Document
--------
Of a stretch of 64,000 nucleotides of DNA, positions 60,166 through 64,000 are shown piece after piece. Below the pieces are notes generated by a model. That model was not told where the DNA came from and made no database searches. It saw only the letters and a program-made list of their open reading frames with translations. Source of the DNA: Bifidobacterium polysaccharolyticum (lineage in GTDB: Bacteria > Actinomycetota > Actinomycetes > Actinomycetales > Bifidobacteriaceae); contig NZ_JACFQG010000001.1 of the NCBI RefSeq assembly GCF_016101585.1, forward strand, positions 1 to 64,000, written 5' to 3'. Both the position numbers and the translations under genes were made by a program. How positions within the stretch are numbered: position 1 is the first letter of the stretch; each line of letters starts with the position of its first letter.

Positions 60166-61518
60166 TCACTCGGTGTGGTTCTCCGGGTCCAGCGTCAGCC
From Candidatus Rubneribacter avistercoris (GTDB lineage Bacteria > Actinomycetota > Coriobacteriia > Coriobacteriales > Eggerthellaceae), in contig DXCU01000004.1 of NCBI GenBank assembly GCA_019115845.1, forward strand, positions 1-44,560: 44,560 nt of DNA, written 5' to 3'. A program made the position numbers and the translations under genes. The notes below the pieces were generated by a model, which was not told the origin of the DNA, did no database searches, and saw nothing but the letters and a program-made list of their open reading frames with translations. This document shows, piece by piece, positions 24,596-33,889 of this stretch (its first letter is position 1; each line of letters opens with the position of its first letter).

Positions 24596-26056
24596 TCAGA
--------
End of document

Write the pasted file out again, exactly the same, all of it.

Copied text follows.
Of a stretch of 64,000 nucleotides of DNA, positions 60,166 through 64,000 are shown piece after piece. Below the pieces are notes generated by a model. That model was not told where the DNA came from and made no database searches. It saw only the letters and a program-made list of their open reading frames with translations. Source of the DNA: Bifidobacterium polysaccharolyticum (lineage in GTDB: Bacteria > Actinomycetota > Actinomycetes > Actinomycetales > Bifidobacteriaceae); contig NZ_JACFQG010000001.1 of the NCBI RefSeq assembly GCF_016101585.1, forward strand, positions 1 to 64,000, written 5' to 3'. Both the position numbers and the translations under genes were made by a program. How positions within the stretch are numbered: position 1 is the first letter of the stretch; each line of letters starts with the position of its first letter.

Positions 60166-61518
60166 TCACTCGGTGTGGTTCTCCGGGTCCAGCGTCAGCC
From Candidatus Rubneribacter avistercoris (GTDB lineage Bacteria > Actinomycetota > Coriobacteriia > Coriobacteriales > Eggerthellaceae), in contig DXCU01000004.1 of NCBI GenBank assembly GCA_019115845.1, forward strand, positions 1-44,560: 44,560 nt of DNA, written 5' to 3'. A program made the position numbers and the translations under genes. The notes below the pieces were generated by a model, which was not told the origin of the DNA, did no database searches, and saw nothing but the letters and a program-made list of their open reading frames with translations. This document shows, piece by piece, positions 24,596-33,889 of this stretch (its first letter is position 1; each line of letters opens with the position of its first letter).

Positions 24596-26056
24596 TCAGA